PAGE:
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Very pre-term infants' behaviour at 1 and 2 years of age and parental stress following basic developmental care

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Author: Pal, S.M. van der · Maguire, C.M. · Bruil, J. · Cessie, S. le · Zwieten, P. van · Veen, S. · Wit, J.M. · Walther, F.J.
Institution: TNO Kwaliteit van Leven
Source:British Journal of Developmental Psychology, 1, 26, 103-115
Identifier: 240672
doi: doi:10.1348/026151007X205290
Keywords: Health · Jeugd en Gezondheid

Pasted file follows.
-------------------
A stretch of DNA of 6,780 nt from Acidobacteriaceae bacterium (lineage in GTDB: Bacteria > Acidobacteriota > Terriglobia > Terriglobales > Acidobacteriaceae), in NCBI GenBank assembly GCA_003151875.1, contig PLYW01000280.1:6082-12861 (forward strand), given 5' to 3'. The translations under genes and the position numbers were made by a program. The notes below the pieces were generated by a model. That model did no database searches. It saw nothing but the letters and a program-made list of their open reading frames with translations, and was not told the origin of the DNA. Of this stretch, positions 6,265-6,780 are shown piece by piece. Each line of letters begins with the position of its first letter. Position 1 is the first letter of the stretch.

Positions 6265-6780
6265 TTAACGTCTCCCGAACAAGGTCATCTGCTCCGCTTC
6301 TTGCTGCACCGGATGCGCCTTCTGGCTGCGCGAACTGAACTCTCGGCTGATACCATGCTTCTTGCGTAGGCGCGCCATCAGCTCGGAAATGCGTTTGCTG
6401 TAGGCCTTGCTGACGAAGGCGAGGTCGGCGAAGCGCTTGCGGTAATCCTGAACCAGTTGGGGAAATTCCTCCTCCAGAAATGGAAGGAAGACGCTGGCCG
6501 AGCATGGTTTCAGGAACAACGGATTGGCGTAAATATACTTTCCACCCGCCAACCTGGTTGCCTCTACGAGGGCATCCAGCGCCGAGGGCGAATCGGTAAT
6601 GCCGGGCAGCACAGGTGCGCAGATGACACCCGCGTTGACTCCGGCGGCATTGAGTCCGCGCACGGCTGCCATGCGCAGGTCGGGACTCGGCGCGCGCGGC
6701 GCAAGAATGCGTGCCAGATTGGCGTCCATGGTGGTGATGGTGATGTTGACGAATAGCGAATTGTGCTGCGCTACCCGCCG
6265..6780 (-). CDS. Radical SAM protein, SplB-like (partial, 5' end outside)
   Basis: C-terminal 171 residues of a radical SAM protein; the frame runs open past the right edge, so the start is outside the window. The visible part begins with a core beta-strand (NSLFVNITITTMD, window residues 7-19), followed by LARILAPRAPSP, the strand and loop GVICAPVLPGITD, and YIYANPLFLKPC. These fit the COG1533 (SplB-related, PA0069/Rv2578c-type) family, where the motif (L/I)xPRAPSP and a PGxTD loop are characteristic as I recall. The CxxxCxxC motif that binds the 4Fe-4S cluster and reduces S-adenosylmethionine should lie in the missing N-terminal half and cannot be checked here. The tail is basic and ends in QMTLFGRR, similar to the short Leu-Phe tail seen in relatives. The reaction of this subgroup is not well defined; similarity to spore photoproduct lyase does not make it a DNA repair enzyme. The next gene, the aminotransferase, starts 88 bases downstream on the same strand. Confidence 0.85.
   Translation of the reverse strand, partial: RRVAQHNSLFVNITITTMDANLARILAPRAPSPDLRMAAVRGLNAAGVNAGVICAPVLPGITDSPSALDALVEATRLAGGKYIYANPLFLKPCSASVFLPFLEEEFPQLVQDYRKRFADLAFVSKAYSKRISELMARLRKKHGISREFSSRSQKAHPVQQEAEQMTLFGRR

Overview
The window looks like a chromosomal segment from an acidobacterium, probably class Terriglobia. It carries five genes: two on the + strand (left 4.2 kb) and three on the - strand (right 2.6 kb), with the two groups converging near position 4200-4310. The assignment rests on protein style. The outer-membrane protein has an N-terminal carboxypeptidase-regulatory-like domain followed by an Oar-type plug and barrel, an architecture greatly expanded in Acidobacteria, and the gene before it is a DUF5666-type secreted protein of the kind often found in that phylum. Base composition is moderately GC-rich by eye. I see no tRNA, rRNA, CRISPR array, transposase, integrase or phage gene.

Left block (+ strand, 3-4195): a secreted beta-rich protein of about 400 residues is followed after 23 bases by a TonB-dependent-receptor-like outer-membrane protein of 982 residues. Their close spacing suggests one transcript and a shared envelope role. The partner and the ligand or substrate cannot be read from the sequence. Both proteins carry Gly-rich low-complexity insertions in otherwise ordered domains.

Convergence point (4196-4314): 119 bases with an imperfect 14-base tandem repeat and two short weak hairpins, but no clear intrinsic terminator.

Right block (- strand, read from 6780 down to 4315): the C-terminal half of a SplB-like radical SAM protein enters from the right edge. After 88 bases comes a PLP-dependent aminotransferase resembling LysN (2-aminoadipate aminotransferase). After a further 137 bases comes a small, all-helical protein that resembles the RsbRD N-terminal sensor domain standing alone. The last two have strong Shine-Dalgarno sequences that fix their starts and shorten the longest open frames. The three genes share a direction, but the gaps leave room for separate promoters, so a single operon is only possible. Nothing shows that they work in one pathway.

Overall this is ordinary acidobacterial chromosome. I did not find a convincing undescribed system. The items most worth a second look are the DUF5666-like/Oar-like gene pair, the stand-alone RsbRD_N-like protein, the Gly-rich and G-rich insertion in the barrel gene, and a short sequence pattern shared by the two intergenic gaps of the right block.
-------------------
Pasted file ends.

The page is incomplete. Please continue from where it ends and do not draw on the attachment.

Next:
This study explored the effects of basic developmental care on the behaviour of very pre-term infants and parental stress at I and 2 years of corrected age. A randomized controlled trial was done to compare basic Developmental Care (standardized nests and incubator covers) and controls (standard care). Parents of infants born < 32 weeks of gestation completed questionnaires measuring child behaviour and parental stress at 1 year (N = 139) and 2 years (N = 133) of the child's age. Parental stress was measured using the Nijmegen Parenting Stress Index and child behaviour was measured using the Infant-Toddler Social and Emotional Assessment (ITSEA) and the Child Behaviour Checklist 2-3. At 1 year of age, children in the basic developmental care group had significantly higher behaviour scores on the total competence domain (p = .009) and the competence subscale mastery motivation (p = .002) of the ITSEA questionnaire, meaning that the infants showed more curiosity, persistence, obedience and enjoyment with small accomplishments. No significant effects were found on problem behaviour or parenting stress. We conclude that introducing a basic form of developmental care in the neonatal intensive care unit has a positive influence on the child's competence behaviour at I year of age. © 2008 The British Psychological Society.